Two of Fanball’s favorite receiver trends met at the crossroads of Travis Taylor’s brief NFL career last season, and the results were… well, mixed.
In his third pro season—and you know how Fanball feels about third-year receivers—Taylor got off to a sluggish start, with just 17 catches and 219 yards through the first six games.
Then, belying the recent tradition of receivers who matriculated at the University of Florida, Taylor closed with a flourish, scoring six times and averaging 65 yards per game over the final 10 contests.
Was the 10th overall pick from the 2000 draft simply maturing at a pace not uncommon for his position? Was Taylor breaking the Gator wideout jinx that has claimed the likes of Jacquez Green, Reidel Anthony, and Travis McGriff before him? Or was he handcuffed by Chris Redman’s uneven quarterbacking and unshackled when Jeff Blake took over?
The easy way out would be to chalk Taylor’s production up to the change in quarterback, note that Blake is gone and Redman or rookie Kyle Boller will start in Baltimore, and watch the former U of F standout free-fall down your draft sheet.
That might be a mistake.
For starters, Taylor will have a little more help in the Ravens receiving corps this year. Tight end Todd Heap is one of the top pass-catchers at his position, and defenses will have to account for him in their coverage. Brian Billick’s offense lacked a second downfield option last season, a problem addressed with the offseason signings of Frank Sanders and Marcus Robinson.
Then there’s the quarterback situation. Blake left for Arizona via free agency, and the Ravens considered several options during the offseason. In the end, the club was left with Redman—until they traded next year’s first-round pick and selected Boller 19th overall this year.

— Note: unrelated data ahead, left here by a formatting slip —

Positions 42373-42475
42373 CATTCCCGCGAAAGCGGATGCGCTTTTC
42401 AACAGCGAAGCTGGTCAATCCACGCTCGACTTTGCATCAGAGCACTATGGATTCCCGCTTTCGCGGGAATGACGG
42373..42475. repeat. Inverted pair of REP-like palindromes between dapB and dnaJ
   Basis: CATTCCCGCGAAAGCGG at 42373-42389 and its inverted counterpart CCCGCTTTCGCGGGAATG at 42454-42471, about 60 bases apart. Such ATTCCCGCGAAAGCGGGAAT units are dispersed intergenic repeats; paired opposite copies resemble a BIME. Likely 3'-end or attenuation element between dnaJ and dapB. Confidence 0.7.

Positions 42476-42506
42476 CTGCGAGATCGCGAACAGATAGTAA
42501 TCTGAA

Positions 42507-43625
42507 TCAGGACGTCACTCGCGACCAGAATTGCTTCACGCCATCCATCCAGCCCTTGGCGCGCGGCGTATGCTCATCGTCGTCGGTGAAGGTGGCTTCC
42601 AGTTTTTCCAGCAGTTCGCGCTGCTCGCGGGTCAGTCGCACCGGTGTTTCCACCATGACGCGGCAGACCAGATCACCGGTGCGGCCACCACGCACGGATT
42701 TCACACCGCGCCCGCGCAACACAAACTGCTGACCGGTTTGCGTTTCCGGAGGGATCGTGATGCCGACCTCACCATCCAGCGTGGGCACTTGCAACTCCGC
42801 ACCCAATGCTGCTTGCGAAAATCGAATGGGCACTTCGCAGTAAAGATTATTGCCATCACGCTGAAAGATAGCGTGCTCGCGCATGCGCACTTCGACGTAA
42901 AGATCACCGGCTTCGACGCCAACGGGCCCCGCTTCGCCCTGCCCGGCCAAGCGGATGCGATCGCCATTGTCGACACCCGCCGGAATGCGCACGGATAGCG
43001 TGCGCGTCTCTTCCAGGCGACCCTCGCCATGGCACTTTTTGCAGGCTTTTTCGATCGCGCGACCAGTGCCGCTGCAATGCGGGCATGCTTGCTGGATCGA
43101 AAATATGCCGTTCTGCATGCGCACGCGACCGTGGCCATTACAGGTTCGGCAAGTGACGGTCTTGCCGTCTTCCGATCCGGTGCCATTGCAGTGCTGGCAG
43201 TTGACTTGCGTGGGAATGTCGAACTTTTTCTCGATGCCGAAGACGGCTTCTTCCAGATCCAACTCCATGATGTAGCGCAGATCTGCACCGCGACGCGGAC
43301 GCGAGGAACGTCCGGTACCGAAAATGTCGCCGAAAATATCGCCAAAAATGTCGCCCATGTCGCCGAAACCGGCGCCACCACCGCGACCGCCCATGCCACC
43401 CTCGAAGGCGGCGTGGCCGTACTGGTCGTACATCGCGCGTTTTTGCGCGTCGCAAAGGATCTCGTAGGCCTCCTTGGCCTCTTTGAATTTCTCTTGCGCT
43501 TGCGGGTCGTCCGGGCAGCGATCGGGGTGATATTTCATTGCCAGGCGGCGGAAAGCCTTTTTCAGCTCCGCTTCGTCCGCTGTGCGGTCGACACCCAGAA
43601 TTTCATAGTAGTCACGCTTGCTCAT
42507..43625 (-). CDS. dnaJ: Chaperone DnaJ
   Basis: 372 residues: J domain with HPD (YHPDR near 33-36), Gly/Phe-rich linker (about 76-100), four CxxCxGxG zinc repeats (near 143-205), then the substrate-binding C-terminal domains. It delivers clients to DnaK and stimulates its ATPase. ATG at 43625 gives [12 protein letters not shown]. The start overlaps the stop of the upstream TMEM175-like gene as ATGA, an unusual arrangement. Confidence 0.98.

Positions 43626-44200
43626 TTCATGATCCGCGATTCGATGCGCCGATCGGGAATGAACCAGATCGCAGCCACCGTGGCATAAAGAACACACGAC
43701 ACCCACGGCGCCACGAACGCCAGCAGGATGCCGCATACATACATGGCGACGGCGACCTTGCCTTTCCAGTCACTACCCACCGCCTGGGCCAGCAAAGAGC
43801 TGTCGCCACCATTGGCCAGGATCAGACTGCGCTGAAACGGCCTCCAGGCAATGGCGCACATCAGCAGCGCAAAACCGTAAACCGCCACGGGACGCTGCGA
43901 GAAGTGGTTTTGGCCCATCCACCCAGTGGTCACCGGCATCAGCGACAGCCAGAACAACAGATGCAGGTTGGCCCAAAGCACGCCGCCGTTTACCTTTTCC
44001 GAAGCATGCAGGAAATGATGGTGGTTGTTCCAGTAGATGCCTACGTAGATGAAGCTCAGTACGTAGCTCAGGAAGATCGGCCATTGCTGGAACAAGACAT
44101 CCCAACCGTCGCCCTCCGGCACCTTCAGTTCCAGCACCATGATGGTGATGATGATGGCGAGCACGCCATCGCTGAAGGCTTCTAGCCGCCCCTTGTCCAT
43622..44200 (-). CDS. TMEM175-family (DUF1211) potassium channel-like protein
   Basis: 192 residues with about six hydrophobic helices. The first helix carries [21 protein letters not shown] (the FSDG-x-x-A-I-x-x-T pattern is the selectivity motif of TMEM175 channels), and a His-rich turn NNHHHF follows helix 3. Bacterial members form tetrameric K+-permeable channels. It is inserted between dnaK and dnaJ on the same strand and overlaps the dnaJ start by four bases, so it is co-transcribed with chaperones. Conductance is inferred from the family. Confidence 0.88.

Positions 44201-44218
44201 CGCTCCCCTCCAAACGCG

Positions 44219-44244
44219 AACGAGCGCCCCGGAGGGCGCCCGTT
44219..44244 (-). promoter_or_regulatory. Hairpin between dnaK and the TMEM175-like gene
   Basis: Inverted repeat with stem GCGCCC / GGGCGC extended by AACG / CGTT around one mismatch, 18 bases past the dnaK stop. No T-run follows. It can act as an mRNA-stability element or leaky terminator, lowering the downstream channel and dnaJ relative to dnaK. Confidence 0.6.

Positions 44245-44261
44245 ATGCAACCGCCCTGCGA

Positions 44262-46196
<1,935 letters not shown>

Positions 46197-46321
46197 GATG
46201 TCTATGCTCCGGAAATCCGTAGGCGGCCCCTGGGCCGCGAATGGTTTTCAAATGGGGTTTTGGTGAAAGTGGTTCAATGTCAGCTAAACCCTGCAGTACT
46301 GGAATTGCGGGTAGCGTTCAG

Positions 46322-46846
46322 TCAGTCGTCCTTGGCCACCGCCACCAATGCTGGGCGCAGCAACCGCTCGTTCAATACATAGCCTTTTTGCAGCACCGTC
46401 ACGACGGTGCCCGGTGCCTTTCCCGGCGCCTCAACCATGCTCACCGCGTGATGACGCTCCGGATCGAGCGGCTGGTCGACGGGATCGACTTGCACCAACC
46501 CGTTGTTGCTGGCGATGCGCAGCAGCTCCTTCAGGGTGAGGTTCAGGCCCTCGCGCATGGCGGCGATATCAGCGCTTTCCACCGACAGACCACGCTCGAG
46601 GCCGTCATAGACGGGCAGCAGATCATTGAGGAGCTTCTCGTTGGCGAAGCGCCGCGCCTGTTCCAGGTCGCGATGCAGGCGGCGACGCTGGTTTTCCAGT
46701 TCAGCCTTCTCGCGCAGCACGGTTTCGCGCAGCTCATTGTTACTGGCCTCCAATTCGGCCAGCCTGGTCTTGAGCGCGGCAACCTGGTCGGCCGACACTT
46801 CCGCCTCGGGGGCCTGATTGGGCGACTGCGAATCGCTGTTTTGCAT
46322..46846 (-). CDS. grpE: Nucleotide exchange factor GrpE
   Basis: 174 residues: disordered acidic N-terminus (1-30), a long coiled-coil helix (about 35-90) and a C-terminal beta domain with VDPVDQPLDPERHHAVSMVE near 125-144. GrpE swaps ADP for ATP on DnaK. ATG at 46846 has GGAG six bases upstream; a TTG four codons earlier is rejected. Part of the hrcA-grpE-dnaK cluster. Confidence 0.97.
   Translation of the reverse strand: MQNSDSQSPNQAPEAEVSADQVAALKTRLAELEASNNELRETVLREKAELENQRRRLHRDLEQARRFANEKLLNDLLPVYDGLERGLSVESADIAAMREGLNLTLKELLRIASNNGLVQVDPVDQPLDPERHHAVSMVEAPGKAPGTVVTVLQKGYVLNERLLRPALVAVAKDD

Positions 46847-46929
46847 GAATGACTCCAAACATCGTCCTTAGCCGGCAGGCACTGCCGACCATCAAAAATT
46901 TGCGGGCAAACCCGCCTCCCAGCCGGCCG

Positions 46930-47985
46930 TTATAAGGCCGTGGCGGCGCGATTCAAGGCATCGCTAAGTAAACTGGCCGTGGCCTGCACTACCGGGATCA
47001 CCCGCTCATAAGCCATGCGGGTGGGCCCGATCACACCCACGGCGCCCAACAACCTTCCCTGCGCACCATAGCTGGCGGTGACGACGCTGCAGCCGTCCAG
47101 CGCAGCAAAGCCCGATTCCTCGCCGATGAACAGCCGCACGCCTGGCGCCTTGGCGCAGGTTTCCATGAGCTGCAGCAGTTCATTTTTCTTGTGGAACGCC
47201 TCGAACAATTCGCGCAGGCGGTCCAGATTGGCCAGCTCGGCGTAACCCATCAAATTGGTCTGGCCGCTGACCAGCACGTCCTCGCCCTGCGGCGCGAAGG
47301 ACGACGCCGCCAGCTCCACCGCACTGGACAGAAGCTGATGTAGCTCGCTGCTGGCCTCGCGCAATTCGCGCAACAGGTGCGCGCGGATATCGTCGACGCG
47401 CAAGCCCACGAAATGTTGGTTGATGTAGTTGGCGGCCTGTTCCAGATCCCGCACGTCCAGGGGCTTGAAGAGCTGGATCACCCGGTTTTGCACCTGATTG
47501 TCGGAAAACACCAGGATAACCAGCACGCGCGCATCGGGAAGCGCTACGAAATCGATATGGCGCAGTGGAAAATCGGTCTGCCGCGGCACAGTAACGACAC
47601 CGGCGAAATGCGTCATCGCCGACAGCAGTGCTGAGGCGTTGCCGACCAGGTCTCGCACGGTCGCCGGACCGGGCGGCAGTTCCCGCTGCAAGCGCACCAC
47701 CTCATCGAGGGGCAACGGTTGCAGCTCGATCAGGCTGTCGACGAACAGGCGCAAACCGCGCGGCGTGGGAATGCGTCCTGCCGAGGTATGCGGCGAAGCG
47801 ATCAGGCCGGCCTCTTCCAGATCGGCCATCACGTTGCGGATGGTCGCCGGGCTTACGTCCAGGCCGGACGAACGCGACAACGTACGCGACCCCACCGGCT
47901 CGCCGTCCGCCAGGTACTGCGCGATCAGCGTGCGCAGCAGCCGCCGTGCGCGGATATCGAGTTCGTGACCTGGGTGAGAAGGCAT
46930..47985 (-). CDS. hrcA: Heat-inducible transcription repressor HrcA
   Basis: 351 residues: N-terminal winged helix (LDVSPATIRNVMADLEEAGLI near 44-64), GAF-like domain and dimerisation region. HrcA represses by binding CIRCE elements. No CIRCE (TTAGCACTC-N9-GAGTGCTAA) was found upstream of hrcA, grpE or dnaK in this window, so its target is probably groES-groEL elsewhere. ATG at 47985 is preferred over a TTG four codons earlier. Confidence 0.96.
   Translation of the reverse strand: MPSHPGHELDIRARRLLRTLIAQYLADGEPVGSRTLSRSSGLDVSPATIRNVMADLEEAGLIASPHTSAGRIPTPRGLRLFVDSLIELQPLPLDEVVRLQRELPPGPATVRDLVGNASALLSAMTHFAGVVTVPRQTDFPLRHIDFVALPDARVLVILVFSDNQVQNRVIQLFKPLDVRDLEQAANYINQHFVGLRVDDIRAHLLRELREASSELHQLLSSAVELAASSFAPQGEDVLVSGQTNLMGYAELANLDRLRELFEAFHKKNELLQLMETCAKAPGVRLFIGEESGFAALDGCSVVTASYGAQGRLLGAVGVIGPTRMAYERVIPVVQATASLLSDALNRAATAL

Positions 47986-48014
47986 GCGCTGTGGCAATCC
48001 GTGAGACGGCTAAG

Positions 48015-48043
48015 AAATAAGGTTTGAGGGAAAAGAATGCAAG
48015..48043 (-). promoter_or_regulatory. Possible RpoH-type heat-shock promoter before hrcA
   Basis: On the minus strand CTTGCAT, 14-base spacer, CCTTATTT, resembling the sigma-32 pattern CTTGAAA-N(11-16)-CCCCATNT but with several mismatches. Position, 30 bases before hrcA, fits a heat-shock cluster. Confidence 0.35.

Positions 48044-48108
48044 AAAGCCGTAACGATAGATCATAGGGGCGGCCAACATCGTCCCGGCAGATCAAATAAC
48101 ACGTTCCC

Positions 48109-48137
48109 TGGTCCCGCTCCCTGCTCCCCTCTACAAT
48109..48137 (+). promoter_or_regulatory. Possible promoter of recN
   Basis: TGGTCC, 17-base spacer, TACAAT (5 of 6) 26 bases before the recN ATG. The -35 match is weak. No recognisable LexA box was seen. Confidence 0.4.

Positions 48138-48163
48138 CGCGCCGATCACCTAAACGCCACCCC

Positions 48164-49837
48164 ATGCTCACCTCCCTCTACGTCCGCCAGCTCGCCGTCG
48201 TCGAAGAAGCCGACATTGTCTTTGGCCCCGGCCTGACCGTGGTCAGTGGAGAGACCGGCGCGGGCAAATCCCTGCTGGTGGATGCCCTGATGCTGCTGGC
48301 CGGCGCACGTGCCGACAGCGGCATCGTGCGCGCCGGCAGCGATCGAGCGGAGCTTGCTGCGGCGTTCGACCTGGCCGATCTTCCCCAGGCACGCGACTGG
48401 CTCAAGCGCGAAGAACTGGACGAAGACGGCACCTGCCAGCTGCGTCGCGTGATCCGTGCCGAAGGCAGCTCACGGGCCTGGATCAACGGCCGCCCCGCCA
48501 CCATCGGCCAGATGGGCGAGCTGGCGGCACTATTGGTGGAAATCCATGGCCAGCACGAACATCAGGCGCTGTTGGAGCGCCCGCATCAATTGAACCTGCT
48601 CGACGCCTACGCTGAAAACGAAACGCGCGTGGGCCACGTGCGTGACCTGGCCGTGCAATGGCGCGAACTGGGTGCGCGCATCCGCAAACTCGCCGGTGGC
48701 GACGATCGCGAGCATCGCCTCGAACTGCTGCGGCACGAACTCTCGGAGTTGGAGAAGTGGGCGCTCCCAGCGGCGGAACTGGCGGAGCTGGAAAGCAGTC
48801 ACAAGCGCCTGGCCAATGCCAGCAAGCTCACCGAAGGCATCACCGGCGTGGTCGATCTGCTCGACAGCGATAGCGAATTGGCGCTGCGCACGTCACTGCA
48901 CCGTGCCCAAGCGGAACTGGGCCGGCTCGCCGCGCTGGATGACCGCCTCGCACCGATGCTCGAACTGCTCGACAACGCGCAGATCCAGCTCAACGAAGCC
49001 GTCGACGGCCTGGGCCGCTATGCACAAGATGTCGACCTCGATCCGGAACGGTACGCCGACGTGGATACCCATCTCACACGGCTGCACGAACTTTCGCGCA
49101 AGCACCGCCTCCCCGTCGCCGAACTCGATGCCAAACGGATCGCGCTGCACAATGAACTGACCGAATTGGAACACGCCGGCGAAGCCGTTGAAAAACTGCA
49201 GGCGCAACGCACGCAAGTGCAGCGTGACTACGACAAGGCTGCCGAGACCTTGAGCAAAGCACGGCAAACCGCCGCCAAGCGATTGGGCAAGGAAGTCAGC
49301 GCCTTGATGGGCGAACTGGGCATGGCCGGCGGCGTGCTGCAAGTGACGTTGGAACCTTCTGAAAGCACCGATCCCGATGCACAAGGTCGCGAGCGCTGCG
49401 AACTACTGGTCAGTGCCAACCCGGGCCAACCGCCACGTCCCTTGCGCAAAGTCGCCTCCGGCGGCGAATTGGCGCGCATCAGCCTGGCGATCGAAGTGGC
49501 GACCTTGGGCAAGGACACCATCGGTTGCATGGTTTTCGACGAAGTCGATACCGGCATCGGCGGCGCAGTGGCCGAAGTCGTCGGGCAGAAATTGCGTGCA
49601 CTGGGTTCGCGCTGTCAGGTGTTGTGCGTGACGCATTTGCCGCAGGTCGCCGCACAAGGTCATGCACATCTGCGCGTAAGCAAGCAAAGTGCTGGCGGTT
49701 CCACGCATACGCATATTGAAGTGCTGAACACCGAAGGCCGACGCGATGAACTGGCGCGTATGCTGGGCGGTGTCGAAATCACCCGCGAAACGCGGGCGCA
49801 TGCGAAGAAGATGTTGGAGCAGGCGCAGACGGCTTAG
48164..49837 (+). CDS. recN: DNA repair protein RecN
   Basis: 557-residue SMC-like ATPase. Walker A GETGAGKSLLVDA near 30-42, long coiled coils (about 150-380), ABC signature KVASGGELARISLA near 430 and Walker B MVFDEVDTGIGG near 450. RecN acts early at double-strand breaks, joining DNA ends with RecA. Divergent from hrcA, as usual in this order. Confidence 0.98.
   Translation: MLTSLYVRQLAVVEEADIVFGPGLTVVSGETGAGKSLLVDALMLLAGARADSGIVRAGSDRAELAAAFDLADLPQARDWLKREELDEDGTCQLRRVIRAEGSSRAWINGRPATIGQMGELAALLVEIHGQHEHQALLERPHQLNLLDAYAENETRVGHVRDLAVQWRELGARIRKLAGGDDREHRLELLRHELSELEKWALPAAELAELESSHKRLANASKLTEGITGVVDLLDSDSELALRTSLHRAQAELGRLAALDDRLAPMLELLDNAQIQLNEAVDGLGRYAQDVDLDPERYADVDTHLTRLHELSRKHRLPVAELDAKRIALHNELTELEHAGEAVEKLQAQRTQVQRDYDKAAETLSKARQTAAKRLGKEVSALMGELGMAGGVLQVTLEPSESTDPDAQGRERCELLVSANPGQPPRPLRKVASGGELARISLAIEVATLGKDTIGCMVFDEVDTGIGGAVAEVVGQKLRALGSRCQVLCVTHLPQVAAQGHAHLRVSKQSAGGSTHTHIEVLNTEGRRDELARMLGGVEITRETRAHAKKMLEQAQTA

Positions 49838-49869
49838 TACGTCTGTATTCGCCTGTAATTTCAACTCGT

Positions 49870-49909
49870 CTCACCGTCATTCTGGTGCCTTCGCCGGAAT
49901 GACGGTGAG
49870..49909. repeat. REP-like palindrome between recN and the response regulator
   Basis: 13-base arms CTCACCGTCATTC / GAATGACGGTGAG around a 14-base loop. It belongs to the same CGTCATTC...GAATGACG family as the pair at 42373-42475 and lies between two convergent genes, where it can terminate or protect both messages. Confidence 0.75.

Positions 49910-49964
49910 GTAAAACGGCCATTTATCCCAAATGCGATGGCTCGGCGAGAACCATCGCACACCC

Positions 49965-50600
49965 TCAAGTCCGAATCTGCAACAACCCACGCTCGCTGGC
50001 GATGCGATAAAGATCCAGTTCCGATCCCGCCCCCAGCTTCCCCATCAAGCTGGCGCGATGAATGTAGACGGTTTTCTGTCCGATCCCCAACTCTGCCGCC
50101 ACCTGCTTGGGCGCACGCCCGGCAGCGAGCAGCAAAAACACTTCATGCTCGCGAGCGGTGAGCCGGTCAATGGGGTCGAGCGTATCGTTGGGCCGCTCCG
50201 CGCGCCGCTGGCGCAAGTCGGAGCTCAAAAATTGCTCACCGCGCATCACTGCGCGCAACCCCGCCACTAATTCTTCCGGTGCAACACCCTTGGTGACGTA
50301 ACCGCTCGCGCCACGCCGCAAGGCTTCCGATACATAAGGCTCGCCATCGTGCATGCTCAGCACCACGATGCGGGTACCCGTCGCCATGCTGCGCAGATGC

Rarely do rookie quarterbacks do anything more than hold a clipboard and smile real purdy during their first season, and that’s especially true from a fantasy perspective. But the strong-armed Boller was particularly impressive in summer minicamps—so impressive, in fact, that Billick said the starting job was wide open entering training camp.
This, of course, assumes Boller signs on time. The two parties weren’t exactly close on a deal, with Boller’s agent seeking a contract similar to that Chad Pennington received as the 18th overall selection in 2000 and the Ravens offering something more along the lines of what Patrick Ramsey got as the 32nd pick last year.
Billick said that he wasn’t trying to threaten Boller into signing, but he did say the rookie would have to be at camp from Day One or else the competition would essentially be over.
Boller’s strong-armed style more closely resembles that of Blake, and Billick’s track record at guiding quarterbacks through his system—think Randall Cunningham with the Vikings—alleviates many of the worries associated with a rookie starter at quarterback. Clearly, such a move would bode well for Taylor.
However, don’t discount Taylor even if Redman is Baltimore’s starter, by default or otherwise. At least some of Redman’s failure to click with Taylor can be attributed to the back problems that eventually ended Redman’s year and necessitated offseason surgery.
Redman’s arm is above average, though he doesn’t quite possess the cannon Boller has, and if the surgery took care of his back woes he’ll be an upgrade over the Redman you saw early last season.
And that Redman/Blake split from last season is deceiving from another perspective. In the first six games—all Redman starts—the Ravens faced three of the top four pass defenses in the NFL and only one (#17 Denver) in the bottom half of the league. In the final 10 games, Jeff Blake saw exactly two top-10 pass coverage units—#8 Miami and #10 Houston.
The moral of the story is, you can’t simply Taylor’s production based on the assumption that Redman is a subpar quarterback. And even if Bollar gets the job, don’t dismay; Billick will give him a basic offense to run—one that in all likelihood will include plenty of routes designed to go to the team’s primary receiver.
That leaves Taylor as the number-one receiver on a team that faces a schedule that resembles the last 10 games of 2003 in its lack of stout pass coverage. Only Miami, Baltimore’s opponent in week 11, sports a top-10 pass defense.
Based on that information, it wouldn’t be unlikely to see Taylor replicate his second half success in 2003, as opposed to his first-half failures. That translates into 1,000 yards and 10 touchdowns—numbers that would squelch the Florida receiver jinx and make Taylor a viable fantasy find.